Earlier this week, Apple CEO Tim Cook praised the EU’s General Data Protection Regulation (GDPR) and advocated for stricter privacy laws in the US. Whenever the head of the world’s first $1 trillion company applauds regulation, people take notice. But Cook isn’t the only one in the business world who believes more data laws are coming our way.
In a June 2018 survey by A.T. Kearney of 400 senior executives worldwide from various industries, about seven in 10 respondents said that the GDPR will likely inspire other countries to expand data privacy regulations.
This research builds on previous data that indicates many businesses are taking the possibly of increased data regulation seriously. CB Insights analyzed more than 6,000 earnings call transcripts from companies across the globe and found that the number of times GDPR was mentioned during the calls increased from seven in Q1 2017 to 177 in Q1 2018.
Company execs are paying more attention to data regulation at a time when consumers and Congress increasingly focus on technology.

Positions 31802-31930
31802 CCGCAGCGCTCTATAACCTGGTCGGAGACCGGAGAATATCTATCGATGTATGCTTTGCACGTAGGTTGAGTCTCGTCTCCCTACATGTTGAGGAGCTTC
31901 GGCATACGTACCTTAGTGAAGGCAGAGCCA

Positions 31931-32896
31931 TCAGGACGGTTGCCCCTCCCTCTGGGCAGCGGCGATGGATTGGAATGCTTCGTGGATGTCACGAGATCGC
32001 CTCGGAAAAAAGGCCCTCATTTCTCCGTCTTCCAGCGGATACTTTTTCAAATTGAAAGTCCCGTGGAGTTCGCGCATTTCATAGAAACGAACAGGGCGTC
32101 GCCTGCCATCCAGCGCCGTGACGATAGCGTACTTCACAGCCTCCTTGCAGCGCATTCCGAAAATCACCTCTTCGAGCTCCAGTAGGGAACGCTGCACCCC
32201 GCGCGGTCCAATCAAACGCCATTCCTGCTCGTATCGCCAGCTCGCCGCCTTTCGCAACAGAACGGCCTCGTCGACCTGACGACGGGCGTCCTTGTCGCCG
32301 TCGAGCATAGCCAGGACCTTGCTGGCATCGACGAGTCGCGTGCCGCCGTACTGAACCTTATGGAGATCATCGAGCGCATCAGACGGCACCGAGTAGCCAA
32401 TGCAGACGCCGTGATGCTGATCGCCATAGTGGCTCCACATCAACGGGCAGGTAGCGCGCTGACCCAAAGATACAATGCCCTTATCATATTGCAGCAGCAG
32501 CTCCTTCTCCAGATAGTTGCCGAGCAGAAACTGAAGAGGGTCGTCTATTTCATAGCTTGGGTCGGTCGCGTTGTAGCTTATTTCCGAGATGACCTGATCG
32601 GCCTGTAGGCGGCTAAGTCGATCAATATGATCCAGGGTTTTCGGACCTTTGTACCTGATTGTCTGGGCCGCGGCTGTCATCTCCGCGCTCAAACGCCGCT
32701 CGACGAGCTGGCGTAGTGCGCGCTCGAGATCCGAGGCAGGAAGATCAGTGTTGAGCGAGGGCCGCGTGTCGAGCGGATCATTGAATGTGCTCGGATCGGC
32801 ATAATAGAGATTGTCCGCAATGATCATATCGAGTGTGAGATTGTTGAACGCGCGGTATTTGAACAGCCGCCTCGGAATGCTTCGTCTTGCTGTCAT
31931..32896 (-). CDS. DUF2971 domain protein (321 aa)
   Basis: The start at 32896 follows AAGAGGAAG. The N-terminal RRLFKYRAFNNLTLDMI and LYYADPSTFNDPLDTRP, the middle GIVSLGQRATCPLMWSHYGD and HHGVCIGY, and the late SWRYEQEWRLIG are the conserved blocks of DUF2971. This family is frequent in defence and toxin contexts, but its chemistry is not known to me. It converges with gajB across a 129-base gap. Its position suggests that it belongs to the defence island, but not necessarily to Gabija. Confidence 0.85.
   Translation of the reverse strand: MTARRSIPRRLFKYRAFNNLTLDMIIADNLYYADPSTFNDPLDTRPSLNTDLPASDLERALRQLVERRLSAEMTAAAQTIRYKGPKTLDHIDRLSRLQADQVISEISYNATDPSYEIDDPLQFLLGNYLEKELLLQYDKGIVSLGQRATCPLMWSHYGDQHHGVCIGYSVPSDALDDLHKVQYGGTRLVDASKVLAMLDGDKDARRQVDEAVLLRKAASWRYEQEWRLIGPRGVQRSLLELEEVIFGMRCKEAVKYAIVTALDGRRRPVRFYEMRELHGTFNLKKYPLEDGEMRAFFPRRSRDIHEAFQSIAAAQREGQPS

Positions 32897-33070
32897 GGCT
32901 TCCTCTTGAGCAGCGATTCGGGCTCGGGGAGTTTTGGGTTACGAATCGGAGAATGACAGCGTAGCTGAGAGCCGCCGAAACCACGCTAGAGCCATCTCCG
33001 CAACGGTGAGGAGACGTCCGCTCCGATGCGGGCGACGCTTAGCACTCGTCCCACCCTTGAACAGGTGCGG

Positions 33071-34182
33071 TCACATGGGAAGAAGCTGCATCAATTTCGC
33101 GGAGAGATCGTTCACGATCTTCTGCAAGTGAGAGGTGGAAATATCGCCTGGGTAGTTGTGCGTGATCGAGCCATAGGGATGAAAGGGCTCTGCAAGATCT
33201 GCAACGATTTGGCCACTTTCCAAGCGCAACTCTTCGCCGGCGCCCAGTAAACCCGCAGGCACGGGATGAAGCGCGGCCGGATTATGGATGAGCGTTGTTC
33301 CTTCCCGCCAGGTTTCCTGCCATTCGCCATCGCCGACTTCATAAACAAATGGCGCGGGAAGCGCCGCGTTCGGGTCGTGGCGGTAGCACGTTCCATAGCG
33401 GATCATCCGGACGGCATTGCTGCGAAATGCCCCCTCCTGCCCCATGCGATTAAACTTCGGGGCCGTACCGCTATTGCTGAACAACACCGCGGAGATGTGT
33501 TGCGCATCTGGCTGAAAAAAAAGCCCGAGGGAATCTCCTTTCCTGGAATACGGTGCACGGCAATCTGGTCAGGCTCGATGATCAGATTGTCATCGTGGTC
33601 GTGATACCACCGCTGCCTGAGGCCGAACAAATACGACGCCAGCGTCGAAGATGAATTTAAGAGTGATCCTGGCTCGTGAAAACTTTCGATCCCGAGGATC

In an April 2018 poll of US internet users by Janrain, 68% of US internet users say they support GDPR-style rules in the US. And in August, Quorum Analytics analyzed the content of press releases, newsletters, social media posts and floor statements from members of Congress and found that Congress is increasingly discussing technology.
Although it is an EU law, US companies are still preparing for the GDPR since the regulation can affect them if they have EU customers. In an August 2018 survey of 145 US corporate directors of public company boards conducted by BDO USA, nearly eight in 10 respondents have conducted a gap assessment and updated their privacy notices to comply with the GDPR. About one-third of those polled have increased their data privacy budgets and appointed a data protection officer.
The EU’s General Data Protection Regulation (GDPR) became enforceable on May 25 and states that a user’s personal data can be used only if that individual gives a company explicit permission. Companies who violate the GDPR can be fined €20 million ($22.9 million) or 4% of global revenues, depending on whichever is greater.
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